Russia halts gas supplies to Netherlands. Denmark could be next
- Russia has cut natural gas supplied via pipelines to the Netherlands after it rejected paying in roubles
- It is the latest European country to be hit with a cut in Russian gas, after Poland, Bulgaria and Finland
Russia’s Gazprom said on Tuesday it had halted gas supplies to the Netherlands after Dutch energy firm GasTerra refused to pay in roubles following the Russian military offensive in Ukraine.
“Gazprom has completely stopped gas supplies to GasTerra due to non-payment in roubles,” the Russian gas giant said in a statement.
Moscow has demanded that clients from “unfriendly countries” – including EU member states – pay for its gas in roubles, a way to sidestep Western financial sanctions against its central bank over the Ukraine conflict.
Gazprom said that as of May 30 it had received no payments for Dutch gas supplies in April, despite notifying GasTerra that payments for gas supplied from April 1 needed to be made in roubles.
Partly state-owned GasTerra on Monday said it expected to be cut off after it “decided not to comply with Gazprom’s unilateral payment requirements” as they would breach EU sanctions.
The cut-off means that two billion cubic metres of gas will not be supplied to the Netherlands between now and October, GasTerra said, adding that it “has anticipated this by purchasing gas elsewhere”.
The Netherlands is the latest in a series of European countries to be hit with a cut in Russian gas, with Poland, Bulgaria and Finland seeing their supplies severed in April and May.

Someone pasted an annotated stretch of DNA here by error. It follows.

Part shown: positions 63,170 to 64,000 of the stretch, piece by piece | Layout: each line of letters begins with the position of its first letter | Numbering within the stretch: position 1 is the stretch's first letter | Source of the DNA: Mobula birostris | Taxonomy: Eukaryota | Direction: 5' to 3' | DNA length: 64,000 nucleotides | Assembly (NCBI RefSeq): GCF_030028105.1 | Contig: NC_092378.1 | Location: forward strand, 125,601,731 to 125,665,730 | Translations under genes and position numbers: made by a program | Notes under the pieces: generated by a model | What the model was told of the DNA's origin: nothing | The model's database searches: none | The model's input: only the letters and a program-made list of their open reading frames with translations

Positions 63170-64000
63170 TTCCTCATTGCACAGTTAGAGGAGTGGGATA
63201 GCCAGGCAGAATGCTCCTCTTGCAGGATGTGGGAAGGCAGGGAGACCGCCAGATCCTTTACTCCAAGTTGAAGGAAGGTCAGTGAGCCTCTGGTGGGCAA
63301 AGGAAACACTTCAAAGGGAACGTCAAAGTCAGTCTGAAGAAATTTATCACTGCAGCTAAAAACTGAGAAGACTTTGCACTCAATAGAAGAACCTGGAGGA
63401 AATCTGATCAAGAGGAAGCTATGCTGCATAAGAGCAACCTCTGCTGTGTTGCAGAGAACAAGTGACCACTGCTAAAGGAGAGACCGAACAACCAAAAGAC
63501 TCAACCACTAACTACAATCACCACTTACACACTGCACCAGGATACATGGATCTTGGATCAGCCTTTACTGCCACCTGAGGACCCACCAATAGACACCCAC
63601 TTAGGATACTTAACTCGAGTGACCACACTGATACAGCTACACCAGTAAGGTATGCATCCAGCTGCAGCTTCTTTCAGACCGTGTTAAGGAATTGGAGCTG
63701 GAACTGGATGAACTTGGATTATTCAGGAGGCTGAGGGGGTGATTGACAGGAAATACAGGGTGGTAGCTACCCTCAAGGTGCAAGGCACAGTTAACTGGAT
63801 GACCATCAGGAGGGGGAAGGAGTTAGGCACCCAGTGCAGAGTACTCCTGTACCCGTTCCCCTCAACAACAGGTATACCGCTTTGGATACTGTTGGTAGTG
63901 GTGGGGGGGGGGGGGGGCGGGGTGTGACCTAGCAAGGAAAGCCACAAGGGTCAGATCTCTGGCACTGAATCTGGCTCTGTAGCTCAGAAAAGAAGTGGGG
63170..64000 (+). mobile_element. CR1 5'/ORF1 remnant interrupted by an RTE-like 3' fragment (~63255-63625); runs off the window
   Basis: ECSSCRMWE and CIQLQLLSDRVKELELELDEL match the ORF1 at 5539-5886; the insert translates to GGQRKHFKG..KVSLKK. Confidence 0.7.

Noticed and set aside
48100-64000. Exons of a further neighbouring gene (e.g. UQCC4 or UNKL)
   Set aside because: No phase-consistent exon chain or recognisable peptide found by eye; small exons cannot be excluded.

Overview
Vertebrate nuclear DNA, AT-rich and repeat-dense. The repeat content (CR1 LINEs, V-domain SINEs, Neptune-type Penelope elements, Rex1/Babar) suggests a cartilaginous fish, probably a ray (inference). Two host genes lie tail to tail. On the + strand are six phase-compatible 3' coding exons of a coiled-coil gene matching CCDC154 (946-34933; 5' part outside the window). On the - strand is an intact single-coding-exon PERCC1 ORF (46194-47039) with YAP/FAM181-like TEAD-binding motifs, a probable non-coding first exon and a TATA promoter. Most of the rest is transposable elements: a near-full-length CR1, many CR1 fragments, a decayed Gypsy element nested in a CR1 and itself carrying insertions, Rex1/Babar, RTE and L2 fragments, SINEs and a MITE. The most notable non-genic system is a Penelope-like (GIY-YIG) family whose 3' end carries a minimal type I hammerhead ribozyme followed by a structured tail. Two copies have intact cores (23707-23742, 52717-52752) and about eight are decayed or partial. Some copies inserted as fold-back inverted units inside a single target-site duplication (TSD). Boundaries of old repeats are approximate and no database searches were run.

The Dutch rely on Russia for around 15 per cent of their gas supplies, amounting to some six billion cubic metres a year, the government says.
This is lower than the EU average of 40 per cent, but like other European countries the Netherlands is scrambling to reduce its dependence on Russian energy.
In neighbouring Denmark, power company Orsted said it was preparing for a cut as the company, best known for its windpower business, also refused to pay in roubles.
“Gazprom Export continues to demand that Orsted pays for gas supplies in roubles,” the company said in a statement on Monday.
“We have no legal obligation under the contract to do so, and we have repeatedly informed Gazprom Export that we will not do so.
“Therefore, there is a risk that Gazprom Export will stop supplying gas to Orsted. In Orsted’s view, this will be a breach of contract,” it added.
The company said Russia could not directly cut off gas supplies to Denmark because there is no direct pipeline between the two countries.
This means the country should still be able to secure gas deliveries by purchasing it from the European market.
“We are backing Orsted in this decision,” Danish Prime Minister Mette Frederiksen told reporters in Brussels, where he attended an EU summit. He described the Russian demand as “unacceptable”.
Orsted also said it was filling up its storage facilities in Denmark and Germany to secure gas supplies to their customers.
Additional reporting by Bloomberg